Protocol Online logo
Top : New Forum Archives (2009-): : Protein Expression and Purification

How to estimate the protein expression level from the SDS_PAGE? - (Apr/01/2013 )

Hi All,
I want to prospect the protein expression level from the little scale cell culture, and then accord the level to scale up.
But I can't estimate well. Does anyone have some suggestion? Or how to estimate it more exactly?
Thanks!
Crusoe

-crusoe-

You can do quantitation on the western blots, but the problem is that it is a very difficult technique to do accurately as exposure times and band intensities are critical for this to work.

-bob1-

Make a standard curve: Purify the protein you are trying to produce, measure the concentration (OD280), and then load known quantities next to your culture sample.

-doxorubicin-

bob1 on Tue Apr 2 08:57:01 2013 said:


You can do quantitation on the western blots, but the problem is that it is a very difficult technique to do accurately as exposure times and band intensities are critical for this to work.


Thank you for your suggestion.

-crusoe-

doxorubicin on Tue Apr 2 10:06:11 2013 said:


Make a standard curve: Purify the protein you are trying to produce, measure the concentration (OD280), and then load known quantities next to your culture sample.


Thanks! Can I load another concentration know protein like BSA to make a comprare?

-crusoe-

BSA is the most common. See if you have a standard set, if not it is not hard to just make your own. To make the standard curve you do a range of BSA concentrations and add bradford reagent and measure the A595. You can then plot these values to generate a line. y = mx + b can then be used to calculate the concentration of your unknown.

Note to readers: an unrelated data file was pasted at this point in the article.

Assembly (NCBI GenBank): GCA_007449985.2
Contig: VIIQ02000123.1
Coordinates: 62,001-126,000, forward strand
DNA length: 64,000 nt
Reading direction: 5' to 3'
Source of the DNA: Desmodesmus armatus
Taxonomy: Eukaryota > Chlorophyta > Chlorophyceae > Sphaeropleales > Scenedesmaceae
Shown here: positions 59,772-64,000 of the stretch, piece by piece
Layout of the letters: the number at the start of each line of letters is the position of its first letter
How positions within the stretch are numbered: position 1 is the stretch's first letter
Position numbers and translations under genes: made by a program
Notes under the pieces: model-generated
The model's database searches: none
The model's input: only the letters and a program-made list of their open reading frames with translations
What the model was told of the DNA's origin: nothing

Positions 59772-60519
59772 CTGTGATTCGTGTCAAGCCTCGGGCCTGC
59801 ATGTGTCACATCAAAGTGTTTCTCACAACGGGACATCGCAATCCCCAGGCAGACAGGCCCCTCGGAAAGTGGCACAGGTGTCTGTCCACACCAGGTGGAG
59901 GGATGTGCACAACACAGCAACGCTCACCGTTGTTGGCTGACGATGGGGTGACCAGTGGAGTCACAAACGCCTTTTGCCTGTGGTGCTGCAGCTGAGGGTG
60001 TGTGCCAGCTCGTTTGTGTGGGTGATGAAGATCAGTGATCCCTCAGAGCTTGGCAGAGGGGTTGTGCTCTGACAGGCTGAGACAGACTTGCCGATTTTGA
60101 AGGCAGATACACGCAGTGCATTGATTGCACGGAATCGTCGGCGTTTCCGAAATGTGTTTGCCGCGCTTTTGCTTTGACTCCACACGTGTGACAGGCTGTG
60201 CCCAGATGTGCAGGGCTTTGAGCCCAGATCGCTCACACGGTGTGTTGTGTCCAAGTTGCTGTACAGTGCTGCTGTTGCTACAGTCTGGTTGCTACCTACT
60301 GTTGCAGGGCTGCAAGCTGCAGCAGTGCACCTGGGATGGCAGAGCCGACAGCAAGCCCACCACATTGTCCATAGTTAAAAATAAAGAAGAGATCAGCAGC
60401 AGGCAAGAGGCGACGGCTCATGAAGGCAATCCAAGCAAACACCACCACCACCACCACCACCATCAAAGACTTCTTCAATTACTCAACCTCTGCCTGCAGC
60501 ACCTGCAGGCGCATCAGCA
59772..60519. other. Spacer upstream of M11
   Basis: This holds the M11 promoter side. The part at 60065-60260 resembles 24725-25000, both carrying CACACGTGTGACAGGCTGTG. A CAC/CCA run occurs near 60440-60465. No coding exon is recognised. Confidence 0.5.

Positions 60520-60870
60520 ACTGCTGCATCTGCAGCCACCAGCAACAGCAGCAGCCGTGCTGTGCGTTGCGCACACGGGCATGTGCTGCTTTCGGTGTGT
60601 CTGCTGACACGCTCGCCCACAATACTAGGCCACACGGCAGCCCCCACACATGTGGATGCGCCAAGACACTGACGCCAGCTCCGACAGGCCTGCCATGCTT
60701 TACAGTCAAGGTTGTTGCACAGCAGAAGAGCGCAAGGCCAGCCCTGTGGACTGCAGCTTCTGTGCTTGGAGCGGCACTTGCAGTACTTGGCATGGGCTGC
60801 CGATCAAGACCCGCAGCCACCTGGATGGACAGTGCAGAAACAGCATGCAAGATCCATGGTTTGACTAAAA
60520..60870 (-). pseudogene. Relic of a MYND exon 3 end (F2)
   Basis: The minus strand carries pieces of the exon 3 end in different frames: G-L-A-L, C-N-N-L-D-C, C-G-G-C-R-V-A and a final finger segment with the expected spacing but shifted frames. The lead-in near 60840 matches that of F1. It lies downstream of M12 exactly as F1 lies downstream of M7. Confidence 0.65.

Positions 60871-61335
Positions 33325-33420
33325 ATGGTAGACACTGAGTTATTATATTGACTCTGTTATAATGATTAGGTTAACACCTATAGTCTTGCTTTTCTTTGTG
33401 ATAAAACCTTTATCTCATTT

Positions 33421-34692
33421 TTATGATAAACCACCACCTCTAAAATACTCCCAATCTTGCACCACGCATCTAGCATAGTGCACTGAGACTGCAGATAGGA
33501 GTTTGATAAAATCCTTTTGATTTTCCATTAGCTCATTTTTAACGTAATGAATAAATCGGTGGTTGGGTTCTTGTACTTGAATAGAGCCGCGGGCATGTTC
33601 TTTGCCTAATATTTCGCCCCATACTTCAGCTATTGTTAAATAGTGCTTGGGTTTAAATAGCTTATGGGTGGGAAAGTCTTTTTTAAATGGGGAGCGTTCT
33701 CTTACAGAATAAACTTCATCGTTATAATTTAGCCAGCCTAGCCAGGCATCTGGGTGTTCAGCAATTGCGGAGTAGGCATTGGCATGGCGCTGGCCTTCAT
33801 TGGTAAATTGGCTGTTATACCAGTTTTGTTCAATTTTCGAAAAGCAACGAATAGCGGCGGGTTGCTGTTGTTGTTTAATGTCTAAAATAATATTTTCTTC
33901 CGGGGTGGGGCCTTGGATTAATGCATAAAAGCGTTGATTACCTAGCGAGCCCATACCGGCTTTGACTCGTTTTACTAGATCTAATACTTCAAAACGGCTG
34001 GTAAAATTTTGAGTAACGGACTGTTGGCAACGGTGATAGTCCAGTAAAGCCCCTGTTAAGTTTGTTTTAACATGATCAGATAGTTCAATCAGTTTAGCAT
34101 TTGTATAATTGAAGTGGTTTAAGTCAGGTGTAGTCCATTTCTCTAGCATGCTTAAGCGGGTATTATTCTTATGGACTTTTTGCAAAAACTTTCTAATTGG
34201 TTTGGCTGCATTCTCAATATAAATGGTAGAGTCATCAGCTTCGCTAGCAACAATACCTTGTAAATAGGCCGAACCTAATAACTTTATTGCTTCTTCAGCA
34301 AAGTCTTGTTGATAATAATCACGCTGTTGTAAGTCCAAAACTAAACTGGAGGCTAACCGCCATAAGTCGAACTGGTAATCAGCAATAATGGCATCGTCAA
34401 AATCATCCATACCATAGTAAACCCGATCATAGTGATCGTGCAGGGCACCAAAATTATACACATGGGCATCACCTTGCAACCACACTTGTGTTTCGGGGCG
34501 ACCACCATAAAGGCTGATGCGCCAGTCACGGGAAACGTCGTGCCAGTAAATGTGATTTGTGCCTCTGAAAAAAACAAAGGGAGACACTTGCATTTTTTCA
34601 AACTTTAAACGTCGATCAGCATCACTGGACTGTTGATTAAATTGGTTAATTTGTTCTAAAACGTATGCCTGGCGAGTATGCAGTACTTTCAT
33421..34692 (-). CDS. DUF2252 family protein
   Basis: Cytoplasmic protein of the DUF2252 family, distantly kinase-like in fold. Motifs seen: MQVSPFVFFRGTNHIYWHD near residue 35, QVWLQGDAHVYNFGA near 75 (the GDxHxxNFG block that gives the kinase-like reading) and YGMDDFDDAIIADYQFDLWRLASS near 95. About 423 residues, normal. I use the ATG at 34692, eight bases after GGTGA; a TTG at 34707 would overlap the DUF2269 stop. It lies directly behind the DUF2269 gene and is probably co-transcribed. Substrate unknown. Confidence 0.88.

http://www.ars.usda.gov/sp2userfiles/place/12650400/glomalin/bradford.pdf here is an example

-HOYAJM-

HOYAJM on Wed Apr 3 03:25:24 2013 said:


BSA is the most common. See if you have a standard set, if not it is not hard to just make your own. To make the standard curve you do a range of BSA concentrations and add bradford reagent and measure the A595. You can then plot these values to generate a line. y = mx + b can then be used to calculate the concentration of your unknown.

http://www.ars.usda..../bradford.pdf here is an example


Thanks.

-crusoe-

although bsa is the most common protein standard, it is not always the best for coomassie unless your protein of interest is similar.

bsa gives readings ~2X those of other gravimetrically prepared proteins (eg bovine gamma globulin).

if you are trying to evaluate a stained gel (rather than a blot) then you can scan the lane and get a rough approximation of each band from their percent of the total (if you know how much you loaded in the lane).

-mdfenko-

mdfenko on Wed Apr 3 14:29:12 2013 said:


although bsa is the most common protein standard, it is not always the best for coomassie unless your protein of interest is similar.

bsa gives readings ~2X those of other gravimetrically prepared proteins (eg bovine gamma globulin).

if you are trying to evaluate a stained gel (rather than a blot) then you can scan the lane and get a rough approximation of each band from their percent of the total (if you know how much you loaded in the lane).

Thank you very much!It's helpful to me.

-crusoe-